Smart Pfizer and compulsory MMR

The Wall Street Journal yesterday highlighted how smart Pfizer had been in acquiring the vaccines manufacturer Wyeth. With the blockbuster business model for pharma having been on the wane for some time, it’s been imperative for all pharma to develop a new model to ensure their survival. Other models include focusing on niche-busters such as Gleevec (a targeted cancer drug) or orphan drugs such as Cerezyme (for the rare Gaucher disease); another is developing biosimilars and this is where Wyeth’s vaccine expertise has come in very handy. Most biological medicines (developed from living systems or organisms) consist of such large molecules that they have to be administered by injection or infusion. The great hope is that these biologicals will not only offer different treatment options but enable treatment of disease that was previously beyond the scope of traditional chemical medicines. Biosimilars are copy-cat versions of the original innovative biological medicine, but because the manufacturing process is much more complex than for traditional medicines, it’s not hard to genuinely make the claim that your product is ‘similar’ but not the same, as opposed to generic medicines that cannot claim to have a different active ingredient from the original formulation. It’s complex.

As biologics are the fasting growing sector of the pharma market, other companies such as Eli Lilly who acquired Imclone last year have seen this innovative market as worth the investment. But on the ground it will be interesting to see whether the corollary to this trend for biologics is that vaccine delivery of medicines becomes more ‘acceptable’, as in the news today is a call from the Lancashire Director of Public Health that MMR should be made compulsory for school attendance. Although uptake of the MMR has been gradually improving in most areas of the country, Andrew Wakefield’s disastrous legacy of MMR suspicion lingers. Certification of immunisation is compulsory for access to state education in France and in many American States. Personally I totally support this and consider it negligent not to immunise children against infections that can cause serious problems not just for the individual but for those around them too.



About Julia Manning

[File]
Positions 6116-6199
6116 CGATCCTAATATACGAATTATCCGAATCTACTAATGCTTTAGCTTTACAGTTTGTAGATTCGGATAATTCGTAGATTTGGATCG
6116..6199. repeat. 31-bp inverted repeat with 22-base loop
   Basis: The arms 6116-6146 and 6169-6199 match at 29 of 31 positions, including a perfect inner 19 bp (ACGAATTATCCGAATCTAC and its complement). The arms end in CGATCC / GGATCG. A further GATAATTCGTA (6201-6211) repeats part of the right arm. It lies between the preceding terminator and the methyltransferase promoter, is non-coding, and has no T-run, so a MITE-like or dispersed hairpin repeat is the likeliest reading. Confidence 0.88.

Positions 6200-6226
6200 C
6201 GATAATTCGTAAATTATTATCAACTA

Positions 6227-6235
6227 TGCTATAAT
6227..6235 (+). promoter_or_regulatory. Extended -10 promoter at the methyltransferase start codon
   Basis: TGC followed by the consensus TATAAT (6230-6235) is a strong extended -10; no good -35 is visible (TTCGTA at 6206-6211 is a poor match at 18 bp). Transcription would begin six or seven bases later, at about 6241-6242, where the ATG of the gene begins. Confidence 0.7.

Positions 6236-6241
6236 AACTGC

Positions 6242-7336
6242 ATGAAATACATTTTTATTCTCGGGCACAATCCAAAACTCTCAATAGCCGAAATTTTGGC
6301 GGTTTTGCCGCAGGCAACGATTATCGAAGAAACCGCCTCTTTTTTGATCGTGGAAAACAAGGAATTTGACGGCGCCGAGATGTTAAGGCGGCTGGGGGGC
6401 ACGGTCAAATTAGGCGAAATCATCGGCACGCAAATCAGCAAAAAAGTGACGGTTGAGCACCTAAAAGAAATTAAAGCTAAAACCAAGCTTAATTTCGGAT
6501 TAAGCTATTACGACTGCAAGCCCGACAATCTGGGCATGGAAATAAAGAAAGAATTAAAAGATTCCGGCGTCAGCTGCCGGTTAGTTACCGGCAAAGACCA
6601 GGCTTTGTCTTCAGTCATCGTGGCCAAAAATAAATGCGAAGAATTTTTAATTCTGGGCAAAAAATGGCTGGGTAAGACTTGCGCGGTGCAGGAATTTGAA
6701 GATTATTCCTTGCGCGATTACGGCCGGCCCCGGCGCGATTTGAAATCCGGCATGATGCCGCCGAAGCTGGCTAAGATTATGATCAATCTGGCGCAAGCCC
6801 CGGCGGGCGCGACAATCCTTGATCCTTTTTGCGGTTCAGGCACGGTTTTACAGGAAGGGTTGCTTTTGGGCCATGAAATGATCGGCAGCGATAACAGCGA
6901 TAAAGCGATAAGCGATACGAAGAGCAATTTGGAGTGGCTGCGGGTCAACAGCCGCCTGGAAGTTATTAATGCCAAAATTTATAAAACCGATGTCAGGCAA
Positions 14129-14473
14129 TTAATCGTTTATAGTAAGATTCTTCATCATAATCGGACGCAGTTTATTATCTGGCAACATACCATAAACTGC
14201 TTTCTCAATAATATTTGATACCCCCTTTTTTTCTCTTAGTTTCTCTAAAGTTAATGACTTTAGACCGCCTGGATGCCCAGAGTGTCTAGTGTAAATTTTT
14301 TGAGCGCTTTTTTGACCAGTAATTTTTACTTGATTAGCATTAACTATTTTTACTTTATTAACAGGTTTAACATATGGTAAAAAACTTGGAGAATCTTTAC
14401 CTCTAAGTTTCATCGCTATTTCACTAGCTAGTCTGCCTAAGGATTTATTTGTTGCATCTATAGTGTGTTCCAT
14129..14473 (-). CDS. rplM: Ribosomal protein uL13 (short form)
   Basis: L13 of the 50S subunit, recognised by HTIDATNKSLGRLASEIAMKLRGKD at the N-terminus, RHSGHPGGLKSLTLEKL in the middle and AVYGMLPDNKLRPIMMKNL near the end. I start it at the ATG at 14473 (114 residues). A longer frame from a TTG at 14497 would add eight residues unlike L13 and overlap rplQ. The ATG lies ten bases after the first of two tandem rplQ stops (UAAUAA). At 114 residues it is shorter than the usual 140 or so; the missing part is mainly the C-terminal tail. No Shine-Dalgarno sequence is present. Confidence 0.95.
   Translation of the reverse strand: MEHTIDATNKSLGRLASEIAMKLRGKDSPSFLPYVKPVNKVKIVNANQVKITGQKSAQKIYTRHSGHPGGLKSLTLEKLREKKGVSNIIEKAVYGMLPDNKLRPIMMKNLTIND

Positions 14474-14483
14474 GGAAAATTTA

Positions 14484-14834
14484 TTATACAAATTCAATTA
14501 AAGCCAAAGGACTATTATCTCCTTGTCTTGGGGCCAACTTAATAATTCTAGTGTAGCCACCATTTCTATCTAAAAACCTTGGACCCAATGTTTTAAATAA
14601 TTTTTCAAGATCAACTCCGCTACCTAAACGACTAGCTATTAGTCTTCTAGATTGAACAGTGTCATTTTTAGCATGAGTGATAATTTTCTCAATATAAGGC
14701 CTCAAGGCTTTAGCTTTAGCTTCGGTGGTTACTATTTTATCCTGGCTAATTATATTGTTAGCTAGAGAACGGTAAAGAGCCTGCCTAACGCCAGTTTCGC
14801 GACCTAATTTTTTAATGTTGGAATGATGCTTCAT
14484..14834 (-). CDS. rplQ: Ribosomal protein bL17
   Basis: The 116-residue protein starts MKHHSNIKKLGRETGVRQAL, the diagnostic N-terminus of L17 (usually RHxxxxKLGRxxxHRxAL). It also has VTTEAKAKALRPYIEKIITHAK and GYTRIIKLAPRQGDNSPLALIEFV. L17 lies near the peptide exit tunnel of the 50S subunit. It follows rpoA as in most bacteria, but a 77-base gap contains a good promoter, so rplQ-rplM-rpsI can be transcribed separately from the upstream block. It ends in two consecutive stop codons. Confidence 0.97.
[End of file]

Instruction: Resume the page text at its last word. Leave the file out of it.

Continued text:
Julia Manning is a social entrepreneur, writer, campaigner and commentator. She is based in London and is the founder and Chief Executive of 2020health, an independent, social enterprise Think Tank whose aim is to Make Health Personal. Through networking, technology, research, relationships and campaigning 2020health has influenced opinion and action in fields as diverse as bioethics, alcohol, emerging technologies, fraud, education, consumer technology and vaccination. Julia studied visual science at City University and became a member of the College of Optometrists in 1991. Her career has included being a visiting lecturer at City University, a visiting clinician at the Royal Free Hospital, working with south London Primary Care Trusts and as a Director of the UK Institute of Optometry. She specialised in diabetes (University of Warwick Certificate in Diabetic Care) and founded Julia Manning Eyecare in 2004, a home and prison visiting practice for people with mental and physical disabilities using the latest digital technology, which she sold to Healthcall (now part of Specsavers) in 2009. Experiences of working in the NHS, contributing to policy development, raising two children in the inner-city and standing in the General Election in Bristol in 2005 led to Julia forming 2020health at the end of 2006. Julia is a regular guest on TV and radio shows such as BBC News, ITV’s Daybreak/ GMB, Channel 5 News, BBC 1′s The Big Questions, BBC Radio, LBC and has taken part in debates and contributed to BBC’s Newsnight, Panorama, You and Yours and ITV’s The Week. She is mum to a rugby-mad son, a daughter passionate about Shakespeare, and wife of a comprehensive school assistant head-teacher. She loves gardening, ballet, Zimbabwe, her Westies Skye and Angus, is an honorary research associate at UCL and a Fellow of the RSA.
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